As Microsoft Corp. and the Department of Justice prepare to present oral arguments to the U.S. Court of Appeals in Washington next week, legal experts are divided over the approach the justices may take to the matter.
Herb Hovenkamp, a law professor at the University of Iowa, in Iowa City, and an antitrust expert, said he expects the hearings to concentrate on the definition of monopolistic conduct and whether Windows and IE (Internet Explorer) are legally separate products for tying purposes.
Bill Kovacic, a George Washington University law professor in Washington, supports this view, saying the oral arguments will revolve around legal issues such as the legitimacy of Microsofts behavior, its exclusivity when dealing with OEMs, the invitation to collude extended to Netscape Communications Corp. and the question of possible remedies.
But John Soma, a law professor at the University of Denver, who was a member of the DOJs antitrust team that litigated against IBM in the 1970s, said that while the courts focus should be on the substantive legal issues, it must address possible impropriety by District Judge Thomas Penfield Jackson, given his wide-ranging public comments on the matter.
The Jackson question
On that point, however, Hovenkamp disagrees, saying that while some time will be devoted to possible misconduct by Jackson, it will take place at the end of the proceedings and form a minor part of the hearings.
“My guess is that the bulk of the time will be spent focusing on the substantive legal issues, namely the definition of monopolistic conduct and whether Microsofts behavior meets that definition and whether Windows and IE are legally separate products for tying purposes,” Hovenkamp said.
But Soma said the integrity of the court is at stake, particularly given the backlash following the Supreme Courts involvement in the recent U.S. presidential election. “While I dont think Jackson broke any formal, written rules, I dont know of any other antitrust judge who has publicly said so much about a case that is still pending,” he said.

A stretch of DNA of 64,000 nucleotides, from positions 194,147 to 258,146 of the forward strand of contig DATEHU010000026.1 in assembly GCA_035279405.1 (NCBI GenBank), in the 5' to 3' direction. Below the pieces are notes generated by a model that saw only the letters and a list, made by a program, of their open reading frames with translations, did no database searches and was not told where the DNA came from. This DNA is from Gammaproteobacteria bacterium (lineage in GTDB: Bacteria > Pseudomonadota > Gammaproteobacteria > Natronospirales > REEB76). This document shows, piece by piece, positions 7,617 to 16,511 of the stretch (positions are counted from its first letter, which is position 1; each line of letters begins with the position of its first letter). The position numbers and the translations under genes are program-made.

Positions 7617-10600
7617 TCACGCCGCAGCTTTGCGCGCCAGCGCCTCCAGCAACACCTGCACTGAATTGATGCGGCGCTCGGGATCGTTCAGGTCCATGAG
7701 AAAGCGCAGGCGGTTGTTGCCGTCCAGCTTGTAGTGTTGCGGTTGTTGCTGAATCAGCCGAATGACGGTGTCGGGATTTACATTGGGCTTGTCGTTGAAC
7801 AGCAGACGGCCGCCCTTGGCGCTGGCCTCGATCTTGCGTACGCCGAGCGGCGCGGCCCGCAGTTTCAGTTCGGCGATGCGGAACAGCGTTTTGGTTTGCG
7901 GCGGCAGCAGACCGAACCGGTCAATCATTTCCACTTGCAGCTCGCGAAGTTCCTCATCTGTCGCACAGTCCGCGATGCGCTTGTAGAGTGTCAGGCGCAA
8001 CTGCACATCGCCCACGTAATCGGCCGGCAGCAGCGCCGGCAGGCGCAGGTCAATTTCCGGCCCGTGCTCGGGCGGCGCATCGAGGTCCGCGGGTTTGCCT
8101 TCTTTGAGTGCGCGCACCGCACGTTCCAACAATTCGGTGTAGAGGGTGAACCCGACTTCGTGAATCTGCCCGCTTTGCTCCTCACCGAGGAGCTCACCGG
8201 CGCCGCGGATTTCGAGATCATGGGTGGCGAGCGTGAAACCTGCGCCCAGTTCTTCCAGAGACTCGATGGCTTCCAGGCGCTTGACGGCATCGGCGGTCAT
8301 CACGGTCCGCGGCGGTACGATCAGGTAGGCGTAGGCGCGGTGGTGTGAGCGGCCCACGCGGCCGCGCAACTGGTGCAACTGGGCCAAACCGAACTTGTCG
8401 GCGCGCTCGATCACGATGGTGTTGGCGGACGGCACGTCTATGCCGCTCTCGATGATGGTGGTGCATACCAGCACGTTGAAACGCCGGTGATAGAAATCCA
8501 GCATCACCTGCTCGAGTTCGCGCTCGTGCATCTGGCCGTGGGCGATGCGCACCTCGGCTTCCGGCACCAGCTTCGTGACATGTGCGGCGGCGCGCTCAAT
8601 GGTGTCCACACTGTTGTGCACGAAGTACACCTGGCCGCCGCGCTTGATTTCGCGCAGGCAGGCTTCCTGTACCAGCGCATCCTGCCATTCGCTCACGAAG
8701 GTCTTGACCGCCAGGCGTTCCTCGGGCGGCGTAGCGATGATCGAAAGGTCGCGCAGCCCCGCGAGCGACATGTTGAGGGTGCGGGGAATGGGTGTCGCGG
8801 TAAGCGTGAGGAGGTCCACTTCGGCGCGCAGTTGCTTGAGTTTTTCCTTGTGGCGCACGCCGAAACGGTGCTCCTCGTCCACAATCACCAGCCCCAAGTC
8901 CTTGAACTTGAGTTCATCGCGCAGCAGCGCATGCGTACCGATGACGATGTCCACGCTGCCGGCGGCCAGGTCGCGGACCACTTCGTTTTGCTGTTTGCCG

While it is almost certain that Jackson will be removed from the case, the justices are unlikely to send the matter back to the District Court for a new trial. The Court of Appeals will, most likely, send the case to a new judge for review while upholding the findings of fact, Soma said.
The new judge will then review Jacksons conclusions of law and hold hearings about a new remedy if necessary. “This would sanitize the case, while restricting it to a limited review on a limited number of issues, yet allow for a substantive hearing on the remedy,” Soma said.
Hovenkamp said he agrees that the justices will want to hear from Microsoft and the government on possible actionable misconduct by Jackson and what possible remedies there should be, “particularly if either party believes his findings of fact have been compromised by this. But I think that it is highly unlikely they will rule his findings were compromised,” he said.
Most of all, Microsoft wants a new trial, and Soma stressed that the Redmond, Wash., company will use “every trick in the book” to try to convince the court to grant one. “This is vital to them as it will then take the trial back into the political realm,” he said. “The Bush administration has said it supports competition rather than litigation, so a new trial … makes a negotiated settlement much more likely.”